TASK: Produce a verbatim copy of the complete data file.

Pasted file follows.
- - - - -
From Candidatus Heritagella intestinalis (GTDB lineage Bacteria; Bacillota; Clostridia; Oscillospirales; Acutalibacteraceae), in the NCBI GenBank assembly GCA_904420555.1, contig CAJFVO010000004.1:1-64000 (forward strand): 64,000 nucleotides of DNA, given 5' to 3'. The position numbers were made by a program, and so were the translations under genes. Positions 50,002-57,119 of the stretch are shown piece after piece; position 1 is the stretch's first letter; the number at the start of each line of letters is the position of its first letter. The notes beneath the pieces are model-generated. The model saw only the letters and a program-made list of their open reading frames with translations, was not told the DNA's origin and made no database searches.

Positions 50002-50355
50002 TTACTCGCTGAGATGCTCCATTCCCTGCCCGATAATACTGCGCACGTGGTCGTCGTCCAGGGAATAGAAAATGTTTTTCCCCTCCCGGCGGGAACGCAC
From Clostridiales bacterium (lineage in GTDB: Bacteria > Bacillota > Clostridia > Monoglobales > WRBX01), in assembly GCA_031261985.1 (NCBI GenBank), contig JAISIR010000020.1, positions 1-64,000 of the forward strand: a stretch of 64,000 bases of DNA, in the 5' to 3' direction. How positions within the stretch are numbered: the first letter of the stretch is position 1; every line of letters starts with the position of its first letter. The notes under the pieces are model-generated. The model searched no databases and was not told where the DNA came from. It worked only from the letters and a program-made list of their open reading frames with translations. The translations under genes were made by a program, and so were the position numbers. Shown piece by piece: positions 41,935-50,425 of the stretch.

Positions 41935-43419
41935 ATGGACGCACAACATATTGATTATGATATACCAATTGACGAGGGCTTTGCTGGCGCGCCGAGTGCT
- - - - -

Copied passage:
From Candidatus Heritagella intestinalis (GTDB lineage Bacteria; Bacillota; Clostridia; Oscillospirales; Acutalibacteraceae), in the NCBI GenBank assembly GCA_904420555.1, contig CAJFVO010000004.1:1-64000 (forward strand): 64,000 nucleotides of DNA, given 5' to 3'. The position numbers were made by a program, and so were the translations under genes. Positions 50,002-57,119 of the stretch are shown piece after piece; position 1 is the stretch's first letter; the number at the start of each line of letters is the position of its first letter. The notes beneath the pieces are model-generated. The model saw only the letters and a program-made list of their open reading frames with translations, was not told the DNA's origin and made no database searches.

Positions 50002-50355
50002 TTACTCGCTGAGATGCTCCATTCCCTGCCCGATAATACTGCGCACGTGGTCGTCGTCCAGGGAATAGAAAATGTTTTTCCCCTCCCGGCGGGAACGCAC
From Clostridiales bacterium (lineage in GTDB: Bacteria > Bacillota > Clostridia > Monoglobales > WRBX01), in assembly GCA_031261985.1 (NCBI GenBank), contig JAISIR010000020.1, positions 1-64,000 of the forward strand: a stretch of 64,000 bases of DNA, in the 5' to 3' direction. How positions within the stretch are numbered: the first letter of the stretch is position 1; every line of letters starts with the position of its first letter. The notes under the pieces are model-generated. The model searched no databases and was not told where the DNA came from. It worked only from the letters and a program-made list of their open reading frames with translations. The translations under genes were made by a program, and so were the position numbers. Shown piece by piece: positions 41,935-50,425 of the stretch.

Positions 41935-43419
41935 ATGGACGCACAACATATTGATTATGATATACCAATTGACGAGGGCTTTGCTGGCGCGCCGAGTGCT